Tuesday, February 7, 2012

The Summer of May by Cecilia Galante

May is in trouble again. Big trouble. She has two options: either be expelled from school or retake English in summer school. She decides on the latter but it is with her least favorite teacher, Movado the Avocado. May is mouthy, resentful, and furious. But she’s been furious for the past 18 months so just add it to her already long list of things that make her angry.

She’s furious with her mom for leaving them. She’s furious at her dad for not being around. She’s furious at her grandma for staying in her room all day in bed with the door closed. She’s furious with her old friends at school. She’s furious with the school principal and English teacher. Mad May is one unhappy girl… When she spray-paints a teachers room for humiliating her, she ends up in serious trouble. She spends it with the teacher who humiliated her in the first place and the two become unlikely friends.

The author captures May’s anger really well in her character as she lashes out at everyone. I did think some of the characters were preachy in parts especially Olive who doesn’t sound like a teenager but instead an adult counselor telling May how to deal with her feelings. The author has Olive’s mom be a counselor so that it looks like Olive’s learned from her, but it was too sophisticated for a twelve-year-old. May is a jerk to many people in this book; however, she does show kindness to her grandma who is very fragile and suffering from depression and she has fun with Olive like a typical kid. It’s pretty obvious what happened to May’s mom and why she is so angry. In that regard, the plot is predictable but the characters help move it along. There are also some improbable things that happen in the plot, such as May remembering her mom as an infant and May’s punishment. Also, the reader never really finds out what awful thing May said to Olive when they argued. The plot seemed forced in spots such as when the teacher tells her story and the reader figures out her motivations for teaching May that summer.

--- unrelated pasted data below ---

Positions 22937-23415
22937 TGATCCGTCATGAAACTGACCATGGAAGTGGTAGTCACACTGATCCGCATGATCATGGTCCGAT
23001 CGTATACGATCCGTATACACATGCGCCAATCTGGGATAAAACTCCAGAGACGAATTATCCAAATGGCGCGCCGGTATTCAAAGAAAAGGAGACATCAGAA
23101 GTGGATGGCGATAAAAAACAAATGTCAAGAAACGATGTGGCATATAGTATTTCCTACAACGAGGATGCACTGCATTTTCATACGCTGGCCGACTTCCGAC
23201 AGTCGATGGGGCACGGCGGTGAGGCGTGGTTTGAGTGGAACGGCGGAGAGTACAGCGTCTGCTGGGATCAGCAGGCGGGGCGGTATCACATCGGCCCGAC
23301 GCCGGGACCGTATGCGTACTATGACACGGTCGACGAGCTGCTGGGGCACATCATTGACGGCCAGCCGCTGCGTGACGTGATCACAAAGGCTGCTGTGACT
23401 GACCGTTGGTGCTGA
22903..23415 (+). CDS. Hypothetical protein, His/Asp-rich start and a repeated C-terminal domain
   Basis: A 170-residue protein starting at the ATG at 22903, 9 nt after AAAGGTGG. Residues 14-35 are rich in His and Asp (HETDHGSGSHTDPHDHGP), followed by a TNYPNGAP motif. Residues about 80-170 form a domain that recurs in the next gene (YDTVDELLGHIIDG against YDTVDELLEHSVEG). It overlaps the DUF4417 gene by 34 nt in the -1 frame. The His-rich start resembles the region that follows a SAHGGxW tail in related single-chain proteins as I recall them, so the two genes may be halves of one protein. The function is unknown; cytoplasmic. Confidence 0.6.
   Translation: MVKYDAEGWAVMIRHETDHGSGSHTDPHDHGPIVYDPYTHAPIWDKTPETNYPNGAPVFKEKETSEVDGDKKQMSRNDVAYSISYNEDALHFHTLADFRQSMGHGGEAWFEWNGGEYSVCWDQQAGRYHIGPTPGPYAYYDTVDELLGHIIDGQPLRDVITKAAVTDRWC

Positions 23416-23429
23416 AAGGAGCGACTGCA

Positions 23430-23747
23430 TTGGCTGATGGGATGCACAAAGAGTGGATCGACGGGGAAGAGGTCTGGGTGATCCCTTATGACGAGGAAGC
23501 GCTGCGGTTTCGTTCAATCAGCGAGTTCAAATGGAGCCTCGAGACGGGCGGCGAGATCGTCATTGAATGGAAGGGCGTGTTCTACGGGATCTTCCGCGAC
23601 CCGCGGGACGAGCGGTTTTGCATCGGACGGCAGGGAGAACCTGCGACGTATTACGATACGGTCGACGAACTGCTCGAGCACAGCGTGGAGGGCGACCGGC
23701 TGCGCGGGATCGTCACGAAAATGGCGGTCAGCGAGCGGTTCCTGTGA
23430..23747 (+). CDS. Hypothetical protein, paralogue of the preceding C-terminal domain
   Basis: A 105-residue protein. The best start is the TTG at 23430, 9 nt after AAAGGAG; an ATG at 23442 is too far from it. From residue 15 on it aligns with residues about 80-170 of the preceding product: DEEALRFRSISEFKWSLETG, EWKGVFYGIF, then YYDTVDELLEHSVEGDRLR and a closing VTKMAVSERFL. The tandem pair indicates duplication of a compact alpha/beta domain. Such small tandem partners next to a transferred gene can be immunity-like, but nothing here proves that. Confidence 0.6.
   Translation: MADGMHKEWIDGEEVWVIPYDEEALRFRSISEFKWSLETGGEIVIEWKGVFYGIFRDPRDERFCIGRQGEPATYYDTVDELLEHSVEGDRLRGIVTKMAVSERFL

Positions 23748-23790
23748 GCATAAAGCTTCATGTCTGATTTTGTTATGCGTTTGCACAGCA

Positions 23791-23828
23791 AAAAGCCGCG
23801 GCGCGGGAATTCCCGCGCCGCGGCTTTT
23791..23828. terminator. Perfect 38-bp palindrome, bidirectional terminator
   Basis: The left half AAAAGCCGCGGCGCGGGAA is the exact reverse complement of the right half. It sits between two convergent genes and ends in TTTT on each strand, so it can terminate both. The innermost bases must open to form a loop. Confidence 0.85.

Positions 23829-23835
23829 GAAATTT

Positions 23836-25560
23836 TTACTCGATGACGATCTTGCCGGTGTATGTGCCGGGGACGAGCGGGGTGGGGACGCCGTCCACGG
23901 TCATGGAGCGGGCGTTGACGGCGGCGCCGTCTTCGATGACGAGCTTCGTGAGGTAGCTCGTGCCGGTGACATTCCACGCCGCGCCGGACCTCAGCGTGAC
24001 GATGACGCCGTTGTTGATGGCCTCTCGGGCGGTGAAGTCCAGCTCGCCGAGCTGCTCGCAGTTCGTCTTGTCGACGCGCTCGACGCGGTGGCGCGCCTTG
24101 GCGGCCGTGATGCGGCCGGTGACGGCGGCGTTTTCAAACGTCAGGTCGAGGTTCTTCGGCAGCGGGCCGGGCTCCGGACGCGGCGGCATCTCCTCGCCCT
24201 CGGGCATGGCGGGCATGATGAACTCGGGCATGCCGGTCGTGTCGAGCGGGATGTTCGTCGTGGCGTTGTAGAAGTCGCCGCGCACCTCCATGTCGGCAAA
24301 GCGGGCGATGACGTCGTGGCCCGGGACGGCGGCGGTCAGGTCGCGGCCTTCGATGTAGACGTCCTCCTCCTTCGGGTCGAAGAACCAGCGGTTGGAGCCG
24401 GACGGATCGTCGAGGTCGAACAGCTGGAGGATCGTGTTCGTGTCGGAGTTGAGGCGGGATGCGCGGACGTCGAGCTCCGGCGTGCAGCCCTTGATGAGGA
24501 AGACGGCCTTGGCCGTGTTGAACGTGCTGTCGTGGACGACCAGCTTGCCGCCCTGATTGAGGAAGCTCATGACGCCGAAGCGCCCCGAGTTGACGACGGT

There are some deep themes in the book but they are not explored in great depth which makes it okay for younger kids to read. The part where May steals and doesn’t know why, except she’s so angry and sad, is interesting. Most of the characters are trying to deal with their grief. The author was trying to add tension to the story by hiding the fact that the mom has died but it pretty easy figuring that out right away. Why else would May be that bonkers? I think the beginning would have been stronger if the reader knew that fact up front. The characters drive this book which makes it an enjoyable read.

Reading Level 5.3
:-):-):-) 3 out of 5 Smileys

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